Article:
Some other tasty places we found were the pajeon at stall 5A-21 in Gukje market, an amazing (but pricey) BBQ place called Busan Sutbal Galbi, near to Gukje and we loved the chimaek at Outdark chicken (various locations).
Chimaek, or fried chicken (chikin) and beer (maekju) is what the locals eat on a night out and it’s omnipresent in Korea with a number of chains specialising in chimaek. Fried chicken had been a ‘thing’ in Korea since the 60s but chimaek took off in a big way following the 2002 Korea-Japan World Cup when the term ‘chimaek’ was first used.
Another street food to look out for is Tteokbokki; stewed rice cakes often with eggs, fish or meat in typically either a spicy or mild sauce (get the spicy one) but there are lots of variations. It’s not hard to find in Busan.
We also loved the food court in the Lotte Department Store in Nampo. This is actually a great way of trying loads of foods (and being able to sit down while you do it) and there are great noodle and mandu (dumpling) places there. It’s definitely worth a visit for the food.
Day 4 – Jeju-do
Fly to Jeju-do. Various airlines fly the route, including Korean Air and flights are cheap (typically under £50 per person) and take about an hour. There are many departures a day giving you more than one flight an hour to choose from.
Jeju-do is Korea’s largest island and a holiday destination for Koreans and foreigners. It has beautiful beaches as well as countryside to hike. Jeju-do is pretty small (just over 70km in length) so the easiest way to see it is to stay in one of the larger towns, like the capital Jeju-si, and hire a car to get around. It is possible by public transport but a car is far easier.
Spend your first evening getting to know Jeju-si including grabbing a bite to eat in the nightmarket.
Day 5 Jeju-do
Hiking in Hallasan National Park
Gwaneum-sa trail is the longest and most scenic at 8.7km (taking around 5 hours to complete) but there are plenty of others to suit different itineraries and levels of fitness. This is also the steepest route so probably not suitable for anyone with knee problems! According to my guide book (I haven’t been to Jeju) some recommend hiking up the Seongpanak route and down Gwaneum-sa (the only two trails that go to the 1950m peak). If you want to research the other 5 trails they’re called: Yeongsil (5.1km); Eoseungsaengak (1.3km); Donnaeko (7km); Eorimok (6.8km); Seokgul-am (1.5km). Free maps are available from the information centres at the main trail entrances but paths are clearly marked. Trails open from 6am and, as with all hiking, you should be finished by sunset (so make sure you start early) and prepare for sudden changes in weather.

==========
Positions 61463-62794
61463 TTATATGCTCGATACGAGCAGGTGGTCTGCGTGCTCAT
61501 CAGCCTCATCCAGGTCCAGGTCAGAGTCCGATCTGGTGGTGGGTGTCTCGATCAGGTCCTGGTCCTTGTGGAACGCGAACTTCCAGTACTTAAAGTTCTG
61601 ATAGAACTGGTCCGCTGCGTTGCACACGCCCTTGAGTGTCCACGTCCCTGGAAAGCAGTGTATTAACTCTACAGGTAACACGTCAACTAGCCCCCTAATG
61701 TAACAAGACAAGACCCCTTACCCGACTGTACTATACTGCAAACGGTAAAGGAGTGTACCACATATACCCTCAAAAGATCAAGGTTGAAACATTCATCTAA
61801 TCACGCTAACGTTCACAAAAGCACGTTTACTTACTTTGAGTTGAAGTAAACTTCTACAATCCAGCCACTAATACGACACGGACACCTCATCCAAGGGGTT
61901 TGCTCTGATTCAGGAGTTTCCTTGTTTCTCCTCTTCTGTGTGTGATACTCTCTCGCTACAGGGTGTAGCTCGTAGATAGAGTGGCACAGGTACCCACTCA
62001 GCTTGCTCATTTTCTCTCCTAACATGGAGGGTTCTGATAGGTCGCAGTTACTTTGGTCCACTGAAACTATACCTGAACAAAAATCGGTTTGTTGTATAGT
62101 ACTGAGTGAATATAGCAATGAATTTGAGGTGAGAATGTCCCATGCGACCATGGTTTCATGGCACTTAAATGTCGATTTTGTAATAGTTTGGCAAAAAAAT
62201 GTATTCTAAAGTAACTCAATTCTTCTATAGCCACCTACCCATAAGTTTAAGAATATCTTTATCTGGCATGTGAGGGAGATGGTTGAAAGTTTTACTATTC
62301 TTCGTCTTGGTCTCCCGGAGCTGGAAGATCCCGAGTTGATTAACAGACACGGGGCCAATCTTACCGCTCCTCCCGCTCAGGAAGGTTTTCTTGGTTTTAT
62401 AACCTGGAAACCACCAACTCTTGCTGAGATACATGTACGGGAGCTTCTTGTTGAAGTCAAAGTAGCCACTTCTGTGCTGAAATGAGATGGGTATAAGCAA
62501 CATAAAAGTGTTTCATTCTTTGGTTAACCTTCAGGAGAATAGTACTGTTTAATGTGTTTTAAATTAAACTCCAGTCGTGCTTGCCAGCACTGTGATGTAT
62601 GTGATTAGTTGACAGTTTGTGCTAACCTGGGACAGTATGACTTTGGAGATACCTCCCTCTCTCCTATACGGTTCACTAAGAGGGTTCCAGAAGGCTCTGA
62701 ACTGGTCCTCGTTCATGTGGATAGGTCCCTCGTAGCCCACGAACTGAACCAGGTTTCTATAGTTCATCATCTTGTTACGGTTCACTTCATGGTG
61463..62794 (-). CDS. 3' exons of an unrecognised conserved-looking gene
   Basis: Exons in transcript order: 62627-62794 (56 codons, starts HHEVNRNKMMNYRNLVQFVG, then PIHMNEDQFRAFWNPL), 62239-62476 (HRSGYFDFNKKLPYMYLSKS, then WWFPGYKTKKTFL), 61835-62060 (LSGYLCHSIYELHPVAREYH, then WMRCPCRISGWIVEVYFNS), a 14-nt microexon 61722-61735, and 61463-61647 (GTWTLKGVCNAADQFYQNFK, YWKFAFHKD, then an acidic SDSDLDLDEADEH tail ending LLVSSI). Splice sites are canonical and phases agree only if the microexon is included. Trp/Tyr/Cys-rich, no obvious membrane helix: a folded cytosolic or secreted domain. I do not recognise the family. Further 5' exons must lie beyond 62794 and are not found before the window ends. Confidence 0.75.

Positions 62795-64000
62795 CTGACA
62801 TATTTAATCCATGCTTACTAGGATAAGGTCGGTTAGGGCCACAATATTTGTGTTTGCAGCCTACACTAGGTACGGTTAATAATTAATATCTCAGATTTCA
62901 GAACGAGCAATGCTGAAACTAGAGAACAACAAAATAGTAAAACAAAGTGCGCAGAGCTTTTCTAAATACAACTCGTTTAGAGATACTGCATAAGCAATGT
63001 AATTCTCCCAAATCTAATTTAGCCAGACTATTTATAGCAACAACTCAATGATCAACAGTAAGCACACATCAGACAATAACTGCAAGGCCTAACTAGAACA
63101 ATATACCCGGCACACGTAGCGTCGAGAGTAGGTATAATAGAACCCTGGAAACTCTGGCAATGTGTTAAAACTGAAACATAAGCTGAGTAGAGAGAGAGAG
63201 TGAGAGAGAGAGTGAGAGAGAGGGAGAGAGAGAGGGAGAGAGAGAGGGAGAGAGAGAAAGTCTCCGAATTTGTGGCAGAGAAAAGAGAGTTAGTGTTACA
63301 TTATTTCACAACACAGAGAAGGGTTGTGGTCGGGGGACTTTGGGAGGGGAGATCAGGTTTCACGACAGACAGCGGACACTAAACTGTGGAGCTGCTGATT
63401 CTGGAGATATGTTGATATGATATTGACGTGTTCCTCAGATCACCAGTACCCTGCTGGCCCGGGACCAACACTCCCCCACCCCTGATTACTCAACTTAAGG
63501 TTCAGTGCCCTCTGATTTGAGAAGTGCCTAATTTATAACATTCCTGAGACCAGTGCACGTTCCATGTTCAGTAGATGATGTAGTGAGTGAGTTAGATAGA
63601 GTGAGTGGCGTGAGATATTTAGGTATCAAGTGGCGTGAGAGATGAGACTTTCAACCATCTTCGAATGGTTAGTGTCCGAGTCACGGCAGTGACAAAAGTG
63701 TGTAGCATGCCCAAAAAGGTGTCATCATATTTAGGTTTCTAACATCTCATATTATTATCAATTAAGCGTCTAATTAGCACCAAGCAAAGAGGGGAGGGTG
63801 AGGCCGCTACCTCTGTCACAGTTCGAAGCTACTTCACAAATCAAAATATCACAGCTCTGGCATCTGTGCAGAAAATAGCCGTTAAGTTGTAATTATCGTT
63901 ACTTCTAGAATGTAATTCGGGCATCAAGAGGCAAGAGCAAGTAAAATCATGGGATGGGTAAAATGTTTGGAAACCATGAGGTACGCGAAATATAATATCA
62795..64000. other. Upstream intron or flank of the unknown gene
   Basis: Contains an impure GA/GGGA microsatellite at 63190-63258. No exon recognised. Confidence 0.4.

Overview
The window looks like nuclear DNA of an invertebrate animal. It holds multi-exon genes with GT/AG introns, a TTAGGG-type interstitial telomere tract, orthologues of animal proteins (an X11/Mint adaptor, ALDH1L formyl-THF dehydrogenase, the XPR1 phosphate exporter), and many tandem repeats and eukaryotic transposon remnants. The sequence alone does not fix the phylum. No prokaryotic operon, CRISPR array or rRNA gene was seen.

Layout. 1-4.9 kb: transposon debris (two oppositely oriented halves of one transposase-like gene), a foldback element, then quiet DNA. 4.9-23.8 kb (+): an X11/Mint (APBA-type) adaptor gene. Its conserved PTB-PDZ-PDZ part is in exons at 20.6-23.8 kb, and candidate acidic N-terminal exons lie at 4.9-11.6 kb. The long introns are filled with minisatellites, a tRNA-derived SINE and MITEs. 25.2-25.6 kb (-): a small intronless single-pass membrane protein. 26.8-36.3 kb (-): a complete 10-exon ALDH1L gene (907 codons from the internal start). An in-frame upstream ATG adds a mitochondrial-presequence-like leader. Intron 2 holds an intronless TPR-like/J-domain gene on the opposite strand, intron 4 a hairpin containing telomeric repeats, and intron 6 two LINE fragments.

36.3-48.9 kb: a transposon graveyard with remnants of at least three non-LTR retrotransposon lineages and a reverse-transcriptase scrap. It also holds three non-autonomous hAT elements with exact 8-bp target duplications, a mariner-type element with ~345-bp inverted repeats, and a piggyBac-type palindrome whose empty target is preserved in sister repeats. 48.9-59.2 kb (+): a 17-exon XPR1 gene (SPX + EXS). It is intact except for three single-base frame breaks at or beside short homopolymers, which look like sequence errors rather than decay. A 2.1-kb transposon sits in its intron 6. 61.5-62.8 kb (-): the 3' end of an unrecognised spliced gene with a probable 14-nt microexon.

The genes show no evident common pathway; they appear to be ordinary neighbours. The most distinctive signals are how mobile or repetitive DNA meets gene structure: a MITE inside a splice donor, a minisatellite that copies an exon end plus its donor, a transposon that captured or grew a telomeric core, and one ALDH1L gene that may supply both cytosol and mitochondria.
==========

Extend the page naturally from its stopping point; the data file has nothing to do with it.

The world’s longest system of lava tubes caves is in Jeju! They are 7.4km long in total and have ceiling heights up to 23m. It’s cold in the caves (duh) so take a jacket and make sure you have the right shoes for the uneven, wet paths.
Treat yourself to a well deserved meal of Jeju’s famous black pork. My husband and his parents ate at Donsado in Jeju-si which has great reviews and which they really enjoyed.
Day 6 Jeju-do
Jeju Olle Trail
There’s more hiking to be had on the Jeju Olle trail with various routes from 5 to 23 km in length. Most are coastal routes and there are 21 main routes with 5 sub routes to choose from.
One hour before sunrise until 8pm
This is an extinct volcano shaped like a huge bowl and is a Unesco World Heritage Site. It only takes 20 minutes to walk up to the crater; many people do it for sunrise (so don’t expect to have it to yourself). He nearby Ilchulbong beach has a haenyeo (traditional female free-divers) run restaurant and put on a performance at 1:30pm and 3pm every day. You can also hire speedboats here to take you out to sea to look back on Ilculbong
Seongeup Folk Village
A former provincial capital, people still live in Seongeup, unlike other folk villages on the island. Here you can see traditional houses with lava rock walls and thatched roofs.
Jeongbang and Cheonjiyang waterfalls
There are many waterfalls in Jeju-do but these two are particularly nice and close to each other just outside Jeju-do’s second largest city, Seogwipo. Seogwipo would would also make a good alternative base to Jeju-si, especially if you’re into scuba diving and hiking. Cheonjiyang is a 22m high waterfall and is on Jeju Olle Trail 6 and is walkable from the town. Jeongbang is 23m high and a 15 minute walk east of Seogwipo town centre. It is apparently the only waterfall in Asia that falls into the ocean! A number of waterfalls and other sites can also be seen by taking the Seogwipo City Tour Bus.